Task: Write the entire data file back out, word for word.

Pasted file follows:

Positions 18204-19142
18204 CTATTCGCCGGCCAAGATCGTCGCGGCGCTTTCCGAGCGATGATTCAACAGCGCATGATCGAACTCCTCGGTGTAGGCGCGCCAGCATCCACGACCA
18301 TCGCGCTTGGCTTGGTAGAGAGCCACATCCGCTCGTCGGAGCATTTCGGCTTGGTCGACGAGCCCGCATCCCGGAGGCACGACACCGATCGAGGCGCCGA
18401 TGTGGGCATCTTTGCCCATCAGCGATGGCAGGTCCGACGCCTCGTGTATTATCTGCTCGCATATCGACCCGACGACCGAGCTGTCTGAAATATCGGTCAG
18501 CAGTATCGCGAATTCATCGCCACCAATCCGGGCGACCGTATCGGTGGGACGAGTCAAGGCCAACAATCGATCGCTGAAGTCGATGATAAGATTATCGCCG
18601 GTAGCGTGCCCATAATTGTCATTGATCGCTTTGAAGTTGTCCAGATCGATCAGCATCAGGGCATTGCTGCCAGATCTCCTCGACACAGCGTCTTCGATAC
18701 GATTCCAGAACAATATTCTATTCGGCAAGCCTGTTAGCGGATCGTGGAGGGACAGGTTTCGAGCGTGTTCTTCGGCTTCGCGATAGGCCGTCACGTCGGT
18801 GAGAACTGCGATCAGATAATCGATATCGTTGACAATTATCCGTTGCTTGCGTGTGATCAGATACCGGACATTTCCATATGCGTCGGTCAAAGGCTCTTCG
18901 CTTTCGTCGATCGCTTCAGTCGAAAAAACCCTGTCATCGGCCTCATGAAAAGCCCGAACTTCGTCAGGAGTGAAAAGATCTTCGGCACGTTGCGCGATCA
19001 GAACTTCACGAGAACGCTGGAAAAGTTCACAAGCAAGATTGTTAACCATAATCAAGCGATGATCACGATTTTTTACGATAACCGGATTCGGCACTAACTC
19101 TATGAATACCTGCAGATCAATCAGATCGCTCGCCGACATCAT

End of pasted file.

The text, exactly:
Positions 18204-19142
18204 CTATTCGCCGGCCAAGATCGTCGCGGCGCTTTCCGAGCGATGATTCAACAGCGCATGATCGAACTCCTCGGTGTAGGCGCGCCAGCATCCACGACCA
18301 TCGCGCTTGGCTTGGTAGAGAGCCACATCCGCTCGTCGGAGCATTTCGGCTTGGTCGACGAGCCCGCATCCCGGAGGCACGACACCGATCGAGGCGCCGA
18401 TGTGGGCATCTTTGCCCATCAGCGATGGCAGGTCCGACGCCTCGTGTATTATCTGCTCGCATATCGACCCGACGACCGAGCTGTCTGAAATATCGGTCAG
18501 CAGTATCGCGAATTCATCGCCACCAATCCGGGCGACCGTATCGGTGGGACGAGTCAAGGCCAACAATCGATCGCTGAAGTCGATGATAAGATTATCGCCG
18601 GTAGCGTGCCCATAATTGTCATTGATCGCTTTGAAGTTGTCCAGATCGATCAGCATCAGGGCATTGCTGCCAGATCTCCTCGACACAGCGTCTTCGATAC
18701 GATTCCAGAACAATATTCTATTCGGCAAGCCTGTTAGCGGATCGTGGAGGGACAGGTTTCGAGCGTGTTCTTCGGCTTCGCGATAGGCCGTCACGTCGGT
18801 GAGAACTGCGATCAGATAATCGATATCGTTGACAATTATCCGTTGCTTGCGTGTGATCAGATACCGGACATTTCCATATGCGTCGGTCAAAGGCTCTTCG
18901 CTTTCGTCGATCGCTTCAGTCGAAAAAACCCTGTCATCGGCCTCATGAAAAGCCCGAACTTCGTCAGGAGTGAAAAGATCTTCGGCACGTTGCGCGATCA
19001 GAACTTCACGAGAACGCTGGAAAAGTTCACAAGCAAGATTGTTAACCATAATCAAGCGATGATCACGATTTTTTACGATAACCGGATTCGGCACTAACTC
19101 TATGAATACCTGCAGATCAATCAGATCGCTCGCCGACATCAT